ARC Review: Exit, Pursued by a Bear by E.K. Johnston

25528801Exit, Pursued by a Bear by E.K. Johnston
Publication Date: March 15th, 2016
Publisher: Dutton Books for Young Readers, an imprint of Penguin Books USA

Hermione Winters is the star co-captain of her high school’s cheer-leading team. Her teammates loves her, she has a hot boyfriend, and she’s going places. When her team attends a cheer camp the summer before her senior year of high school, Hermione’s fall as just began. One night at a dance, someone slips something into her drink and she wakes up to find out that she’d been drugged and raped. Hermione faces tough decisions about moving forward and how to face the changes that are coming her way… 

About 50% through this novel, I began to get bored. “Nothing’s happening,” I whined to no one in particular. “It’s just about her cheer-leading and high school experiences.” I had gone into this novel expecting to encounter a teen mystery-thriller about a girl who’s mission is to out her rapist. Yet I soon realized that my preconceived notions regarding a novel about rape were, quite frankly, wrong. How dare I expect a salacious drama about a teen who has just been raped? That is when I realized that the whole point of Exit, Pursued by a Bear was exactly that; survivors of rape and sexual abuse are not victims that exist under a cloud of drama and negativity. This novel opened my eyes to my own prejudices in a way that I never saw coming.

Hermione Winters is a co-captain of her high school cheer-leading squad. She’s the reigning queen and everyone loves her. But one night at a party, someone slips something into her drink and the world goes black. When she wakes up in the nurse’s office, she realizes that she had been drugged and raped. Yet, Hermione is surrounded by strong support systems; her best friend goes to great lengths to cope with Hermione, her parents are supportive and loving, and even her coach and teammates are there for her and help her in whatever way she needs. Hermione recognizes the trauma that her body has experienced, but cannot and will not let it define her last year of high school, or the rest of her life. She never uses the word “victim” and she pushes forward with her life. What I found most incredible was how she always seemed to know her next step. When life continued to throw challenges her way, she made a plan and carried it out. I was shocked at how well-adjusted she became.

Yet, I kept hoping for a resolution for Hermione. It is human nature to seek out justice in the world and in our lives, and I couldn’t help wanting Hermione’s rapist to be revealed. I simply cannot say anything more about this particular aspect, but the ending surprised me and it felt so right.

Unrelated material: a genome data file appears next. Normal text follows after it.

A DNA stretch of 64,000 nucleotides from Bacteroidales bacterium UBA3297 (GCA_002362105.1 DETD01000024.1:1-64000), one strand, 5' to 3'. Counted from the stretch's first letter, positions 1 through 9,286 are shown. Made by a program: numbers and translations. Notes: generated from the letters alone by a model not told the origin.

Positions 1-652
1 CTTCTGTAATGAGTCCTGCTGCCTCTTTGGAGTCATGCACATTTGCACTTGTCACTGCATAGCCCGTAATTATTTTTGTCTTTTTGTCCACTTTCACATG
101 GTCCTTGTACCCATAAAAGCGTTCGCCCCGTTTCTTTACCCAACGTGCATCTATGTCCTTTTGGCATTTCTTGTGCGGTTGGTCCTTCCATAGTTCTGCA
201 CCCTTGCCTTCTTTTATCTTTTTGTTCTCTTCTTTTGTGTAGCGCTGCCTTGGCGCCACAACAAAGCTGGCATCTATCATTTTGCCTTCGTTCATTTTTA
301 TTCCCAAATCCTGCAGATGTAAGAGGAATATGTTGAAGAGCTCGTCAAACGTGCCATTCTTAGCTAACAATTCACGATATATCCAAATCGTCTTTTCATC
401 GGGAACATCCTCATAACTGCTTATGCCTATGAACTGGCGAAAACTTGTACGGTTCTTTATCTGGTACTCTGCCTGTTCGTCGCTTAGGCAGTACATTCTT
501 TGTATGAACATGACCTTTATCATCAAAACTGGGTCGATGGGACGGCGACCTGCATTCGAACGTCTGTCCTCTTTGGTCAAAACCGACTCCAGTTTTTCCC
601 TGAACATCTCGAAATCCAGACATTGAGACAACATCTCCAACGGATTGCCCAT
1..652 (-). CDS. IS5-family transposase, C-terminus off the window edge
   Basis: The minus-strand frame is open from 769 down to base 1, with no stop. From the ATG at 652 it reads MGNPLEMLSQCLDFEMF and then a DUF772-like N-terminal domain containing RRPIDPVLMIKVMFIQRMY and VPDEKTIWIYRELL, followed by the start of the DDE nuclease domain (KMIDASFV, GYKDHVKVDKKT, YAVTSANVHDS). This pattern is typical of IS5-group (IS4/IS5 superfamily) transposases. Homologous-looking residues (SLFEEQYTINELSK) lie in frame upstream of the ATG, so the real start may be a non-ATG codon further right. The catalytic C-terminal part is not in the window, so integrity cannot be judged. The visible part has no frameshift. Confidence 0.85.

As far as this novel being a retelling of Shakespeare’s The Winter’s Tale, I’m not entirely sure that I can make that connection myself. Certain characters are namesakes for their representatives in Shakespeare’s play (Hermione also being Hermione in the play), but the only real plot aspect that Johnston borrowed was that of a Queen becoming pregnant and accused of adultery by her husband. Hermione only briefly encounters people who accuse her of “asking for it,” and her boyfriend, Leo (King Leontes in the play), does seem to imply that he believes this as well. But other than that, Johnston pretty much wrote her own story around Hermione’s conflict.

Overall, this is an incredibly strong story about a girl who encounters difficult circumstances but refuses to let them define her. Hermione makes a conscious choice to truly live and accept change as it comes.

Thanks to Edelweiss for the digital ARC in exchange for an honest review. 

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2 thoughts on “ARC Review: Exit, Pursued by a Bear by E.K. Johnston

  1. I think this one was compared to Veronica Mars, which I thought was deceiving when I read the synopsis. Still, I’ll read it. After reading The Story of Owen, I’m a fan of E.K. Johnston.

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    1. I agree with you. I didn’t see too much of Veronica Mars in that book either. As I’m sure you saw in my review, I didn’t see a lot of Winter’s Tale either. Not that it hurt the book any, but I don’t care for when publishers compare a book to another major piece of literature, TV/movies, etc. because it creates unfair expectations. Thanks for following!

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